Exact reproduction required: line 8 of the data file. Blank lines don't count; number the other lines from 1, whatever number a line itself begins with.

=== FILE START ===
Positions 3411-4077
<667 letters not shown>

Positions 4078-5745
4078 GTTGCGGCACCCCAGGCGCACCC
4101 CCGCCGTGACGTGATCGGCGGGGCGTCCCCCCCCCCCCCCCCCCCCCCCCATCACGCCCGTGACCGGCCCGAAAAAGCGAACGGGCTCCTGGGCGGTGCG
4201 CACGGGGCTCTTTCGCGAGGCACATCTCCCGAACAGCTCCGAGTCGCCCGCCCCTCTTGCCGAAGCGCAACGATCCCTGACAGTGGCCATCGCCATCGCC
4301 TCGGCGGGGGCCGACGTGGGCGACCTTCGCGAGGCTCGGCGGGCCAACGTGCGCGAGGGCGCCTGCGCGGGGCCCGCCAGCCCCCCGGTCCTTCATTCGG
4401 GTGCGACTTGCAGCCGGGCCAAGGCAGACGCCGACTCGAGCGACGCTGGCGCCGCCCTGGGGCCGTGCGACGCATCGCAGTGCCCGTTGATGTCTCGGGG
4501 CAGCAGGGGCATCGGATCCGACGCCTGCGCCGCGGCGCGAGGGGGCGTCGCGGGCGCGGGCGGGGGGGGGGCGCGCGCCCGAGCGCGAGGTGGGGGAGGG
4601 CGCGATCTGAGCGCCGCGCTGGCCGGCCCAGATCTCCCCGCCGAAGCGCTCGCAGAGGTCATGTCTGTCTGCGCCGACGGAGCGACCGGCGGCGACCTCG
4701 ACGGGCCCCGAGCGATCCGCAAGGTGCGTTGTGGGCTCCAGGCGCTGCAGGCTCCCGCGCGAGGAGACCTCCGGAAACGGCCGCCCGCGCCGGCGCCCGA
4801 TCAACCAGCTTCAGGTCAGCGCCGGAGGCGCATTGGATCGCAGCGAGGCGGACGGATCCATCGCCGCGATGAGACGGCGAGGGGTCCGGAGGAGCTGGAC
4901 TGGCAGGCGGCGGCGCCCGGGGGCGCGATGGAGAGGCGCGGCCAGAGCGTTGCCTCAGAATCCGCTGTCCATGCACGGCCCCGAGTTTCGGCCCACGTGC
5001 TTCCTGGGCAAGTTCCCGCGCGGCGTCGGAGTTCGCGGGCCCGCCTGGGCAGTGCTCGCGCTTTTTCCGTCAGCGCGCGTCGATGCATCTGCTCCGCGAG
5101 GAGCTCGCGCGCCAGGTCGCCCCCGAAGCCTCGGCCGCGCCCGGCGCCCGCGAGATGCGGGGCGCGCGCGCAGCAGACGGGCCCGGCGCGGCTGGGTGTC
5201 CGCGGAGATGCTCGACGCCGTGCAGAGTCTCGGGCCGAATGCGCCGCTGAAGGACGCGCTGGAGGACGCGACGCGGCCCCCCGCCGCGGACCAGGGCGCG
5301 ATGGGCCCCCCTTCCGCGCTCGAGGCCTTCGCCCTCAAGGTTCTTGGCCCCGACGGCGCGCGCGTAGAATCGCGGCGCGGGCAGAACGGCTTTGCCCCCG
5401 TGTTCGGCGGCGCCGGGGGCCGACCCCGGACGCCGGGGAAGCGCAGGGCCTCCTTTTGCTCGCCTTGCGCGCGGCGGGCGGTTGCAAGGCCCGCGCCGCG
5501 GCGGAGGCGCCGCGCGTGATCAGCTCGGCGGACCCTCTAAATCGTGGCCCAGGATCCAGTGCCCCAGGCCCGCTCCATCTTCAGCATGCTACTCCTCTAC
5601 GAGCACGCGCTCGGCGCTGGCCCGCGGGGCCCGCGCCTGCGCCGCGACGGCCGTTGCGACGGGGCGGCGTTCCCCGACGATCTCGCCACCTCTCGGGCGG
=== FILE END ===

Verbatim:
4401 GTGCGACTTGCAGCCGGGCCAAGGCAGACGCCGACTCGAGCGACGCTGGCGCCGCCCTGGGGCCGTGCGACGCATCGCAGTGCCCGTTGATGTCTCGGGG